Its latest, the giddily enjoyable “Doctor Strange,” is part of Marvel’s strategy for world domination, yet it’s also so visually transfixing, so beautiful and nimble that you may even briefly forget the brand.
You don’t need to know Dr. Strange to know his story. A tale of hubris — with foolish pride and an inevitable fall — it opens in contemporary New York, where Dr Strange (Benedict Cumberbatch), is flying high as a super surgeon. An accomplished but arrogant surgeon, Strange only takes on patients who will help him increase his fame or enlarge his bank account. After a crippling accident, he abandons his old life (partly embodied by Rachel McAdams, dewy and funny) for a grand exploit, travelling simultaneously into his soul and to the misterioso Far East. He meets leaders and fellow travellers, studies books and unlocks secrets, in time becoming a superhero with magical powers, a dubious goatee and a flirty cape that dries his tears.
Dr Strange first popped out of the great head of Steve Ditko, the comic-book visionary who brought him to life with Stan Lee (a pairing best known for Spider-Man). There is the origin story which perfectly encapsulates the superhero’s character and first conflict to the point that once it is finished – once he has moved from non-superhero to masked vigilante – he is frozen in that state forever. The superhero’s origin is the most dynamic version of the character and everything after is just some variation on that original theme. Call it the Batman-type.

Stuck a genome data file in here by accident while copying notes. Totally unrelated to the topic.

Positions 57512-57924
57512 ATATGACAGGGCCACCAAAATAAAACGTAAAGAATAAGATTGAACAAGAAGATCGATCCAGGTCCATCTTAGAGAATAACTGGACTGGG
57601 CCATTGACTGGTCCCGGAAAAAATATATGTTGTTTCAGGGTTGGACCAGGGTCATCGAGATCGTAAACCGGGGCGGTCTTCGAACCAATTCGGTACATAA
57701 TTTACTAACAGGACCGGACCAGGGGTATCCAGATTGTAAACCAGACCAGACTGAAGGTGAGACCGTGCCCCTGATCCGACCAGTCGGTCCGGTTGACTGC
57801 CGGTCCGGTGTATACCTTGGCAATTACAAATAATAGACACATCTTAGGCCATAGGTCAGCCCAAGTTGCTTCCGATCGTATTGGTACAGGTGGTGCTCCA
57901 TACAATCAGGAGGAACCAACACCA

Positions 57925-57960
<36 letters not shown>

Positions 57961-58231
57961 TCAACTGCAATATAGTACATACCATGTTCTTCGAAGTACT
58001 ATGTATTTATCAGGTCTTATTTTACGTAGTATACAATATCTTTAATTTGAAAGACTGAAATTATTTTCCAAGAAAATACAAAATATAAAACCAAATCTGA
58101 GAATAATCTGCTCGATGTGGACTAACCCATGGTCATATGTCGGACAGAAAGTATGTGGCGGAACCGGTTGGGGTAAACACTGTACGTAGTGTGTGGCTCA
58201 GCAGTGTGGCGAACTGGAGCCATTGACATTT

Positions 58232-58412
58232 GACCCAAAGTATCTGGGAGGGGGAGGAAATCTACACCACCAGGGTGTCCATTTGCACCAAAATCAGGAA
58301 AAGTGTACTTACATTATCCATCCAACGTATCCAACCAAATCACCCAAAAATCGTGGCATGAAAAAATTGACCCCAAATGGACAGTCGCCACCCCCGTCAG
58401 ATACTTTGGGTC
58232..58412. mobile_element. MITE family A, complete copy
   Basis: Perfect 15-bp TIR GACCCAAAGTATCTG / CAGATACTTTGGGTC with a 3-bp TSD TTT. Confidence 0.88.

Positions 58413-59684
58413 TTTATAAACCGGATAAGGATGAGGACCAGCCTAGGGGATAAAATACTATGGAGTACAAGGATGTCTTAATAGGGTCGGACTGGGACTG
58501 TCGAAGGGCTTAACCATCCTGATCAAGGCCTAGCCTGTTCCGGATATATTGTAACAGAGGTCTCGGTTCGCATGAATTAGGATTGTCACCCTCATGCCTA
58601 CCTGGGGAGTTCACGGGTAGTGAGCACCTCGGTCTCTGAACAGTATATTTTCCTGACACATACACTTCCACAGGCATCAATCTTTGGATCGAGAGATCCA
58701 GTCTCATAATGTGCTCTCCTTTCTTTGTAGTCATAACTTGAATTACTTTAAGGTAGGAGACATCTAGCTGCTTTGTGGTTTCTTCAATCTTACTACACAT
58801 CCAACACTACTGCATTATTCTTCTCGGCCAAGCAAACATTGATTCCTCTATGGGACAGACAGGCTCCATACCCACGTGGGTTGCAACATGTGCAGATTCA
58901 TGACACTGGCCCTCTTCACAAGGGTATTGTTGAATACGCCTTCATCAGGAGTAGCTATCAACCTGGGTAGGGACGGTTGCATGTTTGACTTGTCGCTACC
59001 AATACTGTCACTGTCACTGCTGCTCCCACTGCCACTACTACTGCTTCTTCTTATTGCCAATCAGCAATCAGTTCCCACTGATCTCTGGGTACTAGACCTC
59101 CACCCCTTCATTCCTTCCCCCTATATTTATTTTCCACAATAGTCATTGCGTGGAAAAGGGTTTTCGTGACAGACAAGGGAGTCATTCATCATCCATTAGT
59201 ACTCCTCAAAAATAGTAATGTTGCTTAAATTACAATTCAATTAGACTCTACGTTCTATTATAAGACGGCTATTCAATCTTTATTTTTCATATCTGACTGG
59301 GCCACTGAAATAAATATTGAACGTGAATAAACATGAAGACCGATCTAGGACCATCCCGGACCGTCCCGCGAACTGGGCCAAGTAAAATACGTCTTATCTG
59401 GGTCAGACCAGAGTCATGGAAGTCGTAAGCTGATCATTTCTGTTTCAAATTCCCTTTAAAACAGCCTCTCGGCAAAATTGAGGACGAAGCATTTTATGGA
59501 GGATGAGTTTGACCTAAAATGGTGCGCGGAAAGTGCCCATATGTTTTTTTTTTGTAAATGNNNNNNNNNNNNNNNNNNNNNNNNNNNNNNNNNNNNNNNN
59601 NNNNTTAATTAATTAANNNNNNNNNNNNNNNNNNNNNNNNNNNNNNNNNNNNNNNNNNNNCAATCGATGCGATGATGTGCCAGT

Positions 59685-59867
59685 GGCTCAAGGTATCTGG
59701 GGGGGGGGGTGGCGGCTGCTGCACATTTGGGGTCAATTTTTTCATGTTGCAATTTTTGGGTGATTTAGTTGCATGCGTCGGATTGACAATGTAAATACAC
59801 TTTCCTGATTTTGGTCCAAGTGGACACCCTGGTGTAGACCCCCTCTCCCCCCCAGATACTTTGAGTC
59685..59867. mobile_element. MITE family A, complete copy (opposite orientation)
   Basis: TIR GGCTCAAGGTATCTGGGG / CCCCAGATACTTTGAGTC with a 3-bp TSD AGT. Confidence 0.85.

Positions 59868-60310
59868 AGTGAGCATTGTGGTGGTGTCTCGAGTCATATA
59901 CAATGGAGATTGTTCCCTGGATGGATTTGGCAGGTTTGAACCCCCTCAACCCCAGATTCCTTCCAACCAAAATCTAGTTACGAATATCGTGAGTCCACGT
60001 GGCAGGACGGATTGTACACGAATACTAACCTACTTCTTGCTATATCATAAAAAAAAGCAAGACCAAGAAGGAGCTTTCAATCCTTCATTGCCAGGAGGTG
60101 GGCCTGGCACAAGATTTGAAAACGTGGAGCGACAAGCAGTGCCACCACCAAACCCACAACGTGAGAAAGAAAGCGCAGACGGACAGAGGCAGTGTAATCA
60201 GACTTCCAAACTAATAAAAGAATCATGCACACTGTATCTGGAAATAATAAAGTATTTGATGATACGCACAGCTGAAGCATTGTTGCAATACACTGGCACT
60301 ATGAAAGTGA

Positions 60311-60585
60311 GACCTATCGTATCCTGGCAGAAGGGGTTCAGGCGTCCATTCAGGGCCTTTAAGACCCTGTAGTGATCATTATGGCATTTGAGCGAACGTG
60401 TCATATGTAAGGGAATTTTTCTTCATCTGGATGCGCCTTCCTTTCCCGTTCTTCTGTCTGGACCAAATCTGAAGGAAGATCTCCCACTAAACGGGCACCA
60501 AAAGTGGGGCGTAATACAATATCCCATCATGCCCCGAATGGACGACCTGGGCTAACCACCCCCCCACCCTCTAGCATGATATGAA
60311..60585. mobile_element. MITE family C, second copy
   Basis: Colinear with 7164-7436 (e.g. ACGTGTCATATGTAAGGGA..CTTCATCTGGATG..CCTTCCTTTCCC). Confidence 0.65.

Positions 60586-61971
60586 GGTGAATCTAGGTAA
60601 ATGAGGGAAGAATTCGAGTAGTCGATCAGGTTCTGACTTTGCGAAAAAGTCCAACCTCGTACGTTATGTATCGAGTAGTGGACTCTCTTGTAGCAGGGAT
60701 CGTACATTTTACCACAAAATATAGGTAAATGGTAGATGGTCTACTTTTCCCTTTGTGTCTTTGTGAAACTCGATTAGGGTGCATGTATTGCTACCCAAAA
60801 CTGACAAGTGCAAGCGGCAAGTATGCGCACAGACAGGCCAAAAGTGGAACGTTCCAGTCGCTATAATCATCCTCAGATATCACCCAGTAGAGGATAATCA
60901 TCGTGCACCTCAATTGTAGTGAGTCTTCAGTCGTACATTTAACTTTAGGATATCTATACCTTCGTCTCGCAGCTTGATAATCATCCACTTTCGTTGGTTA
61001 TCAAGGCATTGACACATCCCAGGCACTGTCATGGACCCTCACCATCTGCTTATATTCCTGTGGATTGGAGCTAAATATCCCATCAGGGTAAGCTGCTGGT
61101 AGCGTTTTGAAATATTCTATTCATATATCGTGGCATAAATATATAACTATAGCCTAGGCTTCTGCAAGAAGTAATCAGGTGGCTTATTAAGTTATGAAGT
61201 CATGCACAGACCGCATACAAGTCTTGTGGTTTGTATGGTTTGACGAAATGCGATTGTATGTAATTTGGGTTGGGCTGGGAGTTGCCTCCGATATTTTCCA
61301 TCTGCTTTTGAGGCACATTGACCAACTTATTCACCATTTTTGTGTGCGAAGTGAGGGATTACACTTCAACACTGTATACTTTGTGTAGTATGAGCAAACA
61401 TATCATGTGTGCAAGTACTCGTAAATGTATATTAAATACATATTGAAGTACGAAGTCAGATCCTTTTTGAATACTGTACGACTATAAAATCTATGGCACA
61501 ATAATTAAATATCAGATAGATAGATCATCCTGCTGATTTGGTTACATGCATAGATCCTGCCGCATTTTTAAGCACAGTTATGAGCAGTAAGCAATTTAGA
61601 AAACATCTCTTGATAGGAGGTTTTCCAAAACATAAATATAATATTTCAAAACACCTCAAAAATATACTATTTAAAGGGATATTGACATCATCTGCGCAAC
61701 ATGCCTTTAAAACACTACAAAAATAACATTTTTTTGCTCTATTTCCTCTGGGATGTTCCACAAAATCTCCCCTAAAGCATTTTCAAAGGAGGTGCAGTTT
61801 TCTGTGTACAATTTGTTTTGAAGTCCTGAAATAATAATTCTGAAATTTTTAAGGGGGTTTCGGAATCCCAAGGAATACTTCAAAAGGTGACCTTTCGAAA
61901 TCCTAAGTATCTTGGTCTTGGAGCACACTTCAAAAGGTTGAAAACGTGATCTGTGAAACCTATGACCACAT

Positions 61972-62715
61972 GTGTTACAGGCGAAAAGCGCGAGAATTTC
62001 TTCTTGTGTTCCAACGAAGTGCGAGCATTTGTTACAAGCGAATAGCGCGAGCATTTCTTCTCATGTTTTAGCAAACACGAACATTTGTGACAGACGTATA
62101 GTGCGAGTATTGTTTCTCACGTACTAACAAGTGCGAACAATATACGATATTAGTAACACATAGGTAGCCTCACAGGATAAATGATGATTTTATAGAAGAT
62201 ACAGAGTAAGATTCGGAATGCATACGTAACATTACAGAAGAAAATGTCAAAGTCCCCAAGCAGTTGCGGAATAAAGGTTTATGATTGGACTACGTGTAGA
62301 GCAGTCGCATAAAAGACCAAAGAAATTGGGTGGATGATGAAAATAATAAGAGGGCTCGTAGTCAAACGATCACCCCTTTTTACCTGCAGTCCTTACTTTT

Cumberbatch gives an impressive and daunting performance, effortlessly conveying each beat of Strange’s emotional journey—from defeated man of science to triumphant sorcerer supreme—while remaining consistently human throughout. Swinton and Chiwetel Ejiofor (as Strange’s ally Mordo) are similarly impressive: Both would be fascinating to watch for the way they move in their gorgeous, layered robes alone.
Only Rachel McAdams’ Dr Christine Palmer is wasted. As Strange’s love interest, she is never a mere damsel in distress, but she serves a little individual purpose, apart from providing her lover someone to apologise.
Thanks in part to its charming cast, and despite its serious intentions, Doctor Strange is a pleasantly silly film, with plenty of humour hiding amid all the reality-distorting special effects and high-flying action. The movie’s smart resolution to Strange’s inner conflict is better seen than described.